Brown did another thing that annoyed me, although I can't go into too much detail about it without giving stuff away. The identity of the Teacher, the book's Big Bad Shadowy Villain, was kept hidden by, among other things, not allowing certain characters to think or notice things that would have given the game away, even when it would have been perfectly natural for them to think or notice these things. I hate it when authors do this, but it didn't annoy me in this book as much as some of the other things Brown did, I think because the character (characters?) whose thoughts had to be censored was only a minor one.

Had I been reading the book, rather than listening to the audio version, I'm not sure I would have finished it. Like I said, Brown's frequent habit of cutting to a different scene in order to avoid revealing what had so shocked a character annoyed me intensely. I also found all the lengthy discussions about religious symbolism to be boring. While I enjoyed Teabing (a Grail hunter friend of Langdon's) and loved the way Paul Michael read him, the scene where Teabing explained the true nature of the Grail was largely uninteresting to me. It didn't help that, the entire time they were chatting over tea and reproductions of Da Vinci's paintings, all I could think was "Sophie and Langdon! You idiots! Quit acting like you have all the time in the world and remember that you have people chasing after you!"

The closer I got to the end of the book, the less I noticed its faults and the more I enjoyed it. Because I thought I knew who the Teacher was (I'm ashamed to say I fell for all of Brown's red herrings), I was shocked when his true identity was revealed. Also, after having to deal with one puzzle after another, I was looking forward to finally getting to see where the last puzzle would lead Sophie and Langdon. I was...a little disappointed by how things turned out, and also a little confused.

Overall, I found this to be a "meh" kind of book. I may reread the ending in my paperback copy, just to see if that helps clarify some of the things that confused me, and I'll flip through and look at the print versions of all the puzzles, but I don't imagine I'll ever reread the full book.

Unlike a lot of the books I write about, there is an absolute glut of read-alikes lists for The Da Vinci Code. Many of these lists have helpful annotations. Go to your favorite search engine and search for "Da Vinci Code read-alikes." Or, if you'd rather not do that, take a look at the Harris County Public Library's list, the Hammond Public Library's list, the Carnegie Library of Pittsburgh's list, or the Fiction_L booklist (which has annotations that note the particular Da Vinci Code appeal factors present in the books listed as read-alikes). There are so many read-alikes lists available for this book that I was tempted not to include my own. I did end up including one, but it's short.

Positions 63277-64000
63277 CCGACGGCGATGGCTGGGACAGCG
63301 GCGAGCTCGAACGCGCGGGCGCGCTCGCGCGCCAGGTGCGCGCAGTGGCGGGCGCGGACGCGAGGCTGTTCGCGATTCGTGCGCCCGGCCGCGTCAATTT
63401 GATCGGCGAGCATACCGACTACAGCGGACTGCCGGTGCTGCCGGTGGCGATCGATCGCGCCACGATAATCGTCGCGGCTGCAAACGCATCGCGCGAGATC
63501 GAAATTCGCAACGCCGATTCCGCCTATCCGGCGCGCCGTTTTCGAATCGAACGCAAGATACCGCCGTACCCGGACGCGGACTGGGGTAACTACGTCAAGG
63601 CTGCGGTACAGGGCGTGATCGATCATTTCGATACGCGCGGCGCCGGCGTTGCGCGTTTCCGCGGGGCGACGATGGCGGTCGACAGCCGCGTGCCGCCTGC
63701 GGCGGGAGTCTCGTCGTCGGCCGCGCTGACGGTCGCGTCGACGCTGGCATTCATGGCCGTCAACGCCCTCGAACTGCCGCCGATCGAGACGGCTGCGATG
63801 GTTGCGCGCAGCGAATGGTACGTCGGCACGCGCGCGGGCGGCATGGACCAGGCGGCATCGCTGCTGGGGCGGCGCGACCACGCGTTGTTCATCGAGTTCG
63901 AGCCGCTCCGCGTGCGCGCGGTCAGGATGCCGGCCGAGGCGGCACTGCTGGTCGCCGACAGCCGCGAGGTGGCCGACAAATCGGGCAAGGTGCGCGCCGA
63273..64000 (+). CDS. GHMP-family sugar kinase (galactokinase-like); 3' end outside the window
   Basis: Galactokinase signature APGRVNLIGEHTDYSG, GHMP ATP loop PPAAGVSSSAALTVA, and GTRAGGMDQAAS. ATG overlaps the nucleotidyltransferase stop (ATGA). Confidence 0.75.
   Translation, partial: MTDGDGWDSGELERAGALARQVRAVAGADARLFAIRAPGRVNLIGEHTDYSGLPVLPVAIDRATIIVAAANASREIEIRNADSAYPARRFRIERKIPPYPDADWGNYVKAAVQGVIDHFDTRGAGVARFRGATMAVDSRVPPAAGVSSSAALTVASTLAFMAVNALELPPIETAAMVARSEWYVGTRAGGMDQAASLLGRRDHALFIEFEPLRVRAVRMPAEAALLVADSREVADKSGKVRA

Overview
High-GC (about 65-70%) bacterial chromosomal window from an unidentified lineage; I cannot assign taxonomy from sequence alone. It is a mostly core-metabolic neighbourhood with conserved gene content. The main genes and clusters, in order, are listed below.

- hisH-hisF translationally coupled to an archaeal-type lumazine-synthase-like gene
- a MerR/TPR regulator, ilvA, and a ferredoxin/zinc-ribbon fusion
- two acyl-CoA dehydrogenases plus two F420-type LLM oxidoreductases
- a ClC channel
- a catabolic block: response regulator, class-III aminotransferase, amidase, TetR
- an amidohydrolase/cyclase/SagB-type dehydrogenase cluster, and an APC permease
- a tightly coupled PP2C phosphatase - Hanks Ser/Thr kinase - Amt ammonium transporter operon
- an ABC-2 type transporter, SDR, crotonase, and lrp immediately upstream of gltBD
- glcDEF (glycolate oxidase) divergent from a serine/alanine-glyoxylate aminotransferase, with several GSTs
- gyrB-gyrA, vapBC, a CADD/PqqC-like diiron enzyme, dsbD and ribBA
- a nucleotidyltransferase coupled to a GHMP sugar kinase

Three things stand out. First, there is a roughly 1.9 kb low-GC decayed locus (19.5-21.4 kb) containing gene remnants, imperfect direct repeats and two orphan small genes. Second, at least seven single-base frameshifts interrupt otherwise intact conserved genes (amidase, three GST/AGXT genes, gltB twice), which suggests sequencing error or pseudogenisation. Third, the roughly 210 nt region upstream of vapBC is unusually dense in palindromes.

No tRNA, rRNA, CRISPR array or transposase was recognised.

I haven't read anything included in the list below, and I don't think I've read anything in recent memory that could be considered a good Da Vinci Code read-alike, although I've got a post coming up in a few weeks about a YA book involving mathematically-based codes. Also, I read a middle grade book a while back - The Mistaken Masterpiece by Michael D. Beil - that, like The Da Vinci Code, invited readers to look at its clues and work them through along with the main characters. That's all I can think of, though.

  •  The Genesis Code (book) by John Case - A fast-paced thriller in which the murder victims are all discovered to have been patients at an Italian fertility clinic. Those who'd like another thriller with religious aspects might want to try this.
  • The Prophetess (book) by Barbara Wood - Those who'd like another fast-paced book dealing with the sacred feminine and Church suppression of controversial information might want to try this.
  • Unbound (book) by Julie Wallin Kaewert - Those who liked the "mysterious code leading to information others want to keep hidden" aspect of The Da Vinci Code might want to try this. A new fiction book, based by author Angela Mayfield on her dissertation, claims that writer Marcus Stonecypher coded treasonous messages in his works. When word gets out about the book, several disturbing events occur that Alex, a rare book collector, and Angela suspect are the work of an elite group of book collectors.


  1. This was Dan Brown's first novel I read and loved it. It was much better than his previous novel Angels & Demons. The movie sucked big time though.

    russel of Tesla K20

    1. I had issues with Dan Brown's style and probably won't read another one of his books, although I did come to enjoy this one after a while. I haven't seen the movie. Too bad it didn't turn out well.